Members of the Vancouver Association of Education Support Professionals voted Tuesday to authorize a strike if Vancouver Public Schools fails to offer what they consider to be a fair contract, citing wage insufficiencies and safety concerns amid a staffing shortage.
On Wednesday, the sides met with a mediator from the Public Employment Relations Commission for the fourth time and were again unable to resolve the stalled contract negotiations. Union members have been working without a new contract since Aug. 31.
According to union president Barb Plymate, the stall is primarily a result of the district failing to acknowledge dangerous working conditions for paraeducators, the largest group that the union represents. Paraeducators work with students with special needs and often serve in one-on-one roles with specific students who require consistent support.
As of now, the district has more than 50 unfilled paraeducator positions, a shortage that Plymate said has created particularly dangerous working conditions for many of these workers in one-on-one positions. She also questioned why the district has been slow to hire substitutes to aid these educators in comparison with nearby districts.
“The most vulnerable students are out there without the support they need,” Plymate said. “People understand that there are paraeducators out there, but they really have no concept of just how short-staffed our elementary school offices are.”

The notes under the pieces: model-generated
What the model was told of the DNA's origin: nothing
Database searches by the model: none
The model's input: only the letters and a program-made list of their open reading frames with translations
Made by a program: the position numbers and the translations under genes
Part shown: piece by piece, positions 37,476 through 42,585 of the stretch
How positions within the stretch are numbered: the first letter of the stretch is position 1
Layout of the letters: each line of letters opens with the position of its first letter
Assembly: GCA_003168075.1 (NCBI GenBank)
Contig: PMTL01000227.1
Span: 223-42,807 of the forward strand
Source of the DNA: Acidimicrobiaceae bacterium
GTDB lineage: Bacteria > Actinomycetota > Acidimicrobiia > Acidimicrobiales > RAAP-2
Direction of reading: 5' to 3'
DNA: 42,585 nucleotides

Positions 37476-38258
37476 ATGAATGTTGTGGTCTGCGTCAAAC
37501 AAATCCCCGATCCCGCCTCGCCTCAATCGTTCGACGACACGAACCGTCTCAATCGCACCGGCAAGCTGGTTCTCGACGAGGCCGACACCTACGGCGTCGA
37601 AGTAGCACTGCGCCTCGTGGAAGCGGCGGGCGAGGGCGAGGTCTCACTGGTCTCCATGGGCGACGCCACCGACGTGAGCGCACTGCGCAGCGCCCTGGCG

When paraeducators are stretched too thin, they may have to work with students with special needs who are typically used to consistently working with the same educator. Those positions require extensive training and familiarity with the individual student. Amid the shortage, untrained people are having to serve a number of students they wouldn’t typically deal with.
Class sizes in these special programs have increased due to the staffing shortages, something that Plymate also identifies as a safety concern. School nurses, too, have been forced into wider roles in facilitating quarantine annexes for students exhibiting coronavirus symptoms. In many cases, she said, those facilities have gone unsupervised.
“We really need the district to bend,” Plymate said. “There are real concerns about safety and injuries that are happening to members. When that happens, they quit.”
Additionally, Plymate expressed frustration that the district has not made any effort to make their negotiations in-person, despite possessing the space in district offices to do so while still maintaining proper social distancing.
“They really don’t have an interest in coming face-to-face,” she said. “That tells us they aren’t taking our concerns seriously.”
In a Oct. 12 school board meeting, union members and parents alike articulated how noise surrounding masks and vaccinations had distracted both the board and the community from serious issues in schools, such as these dangers resulting from the paraeducator shortage.
“This is not a worker shortage. This is a pay shortage,” said Christopher Smith, a paraeducator at Columbia River High School, during the meeting. “Your refusal to bargain in good faith is harming students, and it’s harming us.”
The union hopes to reach a resolution in the next few weeks. Another mediation session is scheduled on Nov. 3. In an email sent to all district staff on Oct. 22, the district said the board of directors and its bargaining team are confident that a new contract agreement will be reached soon.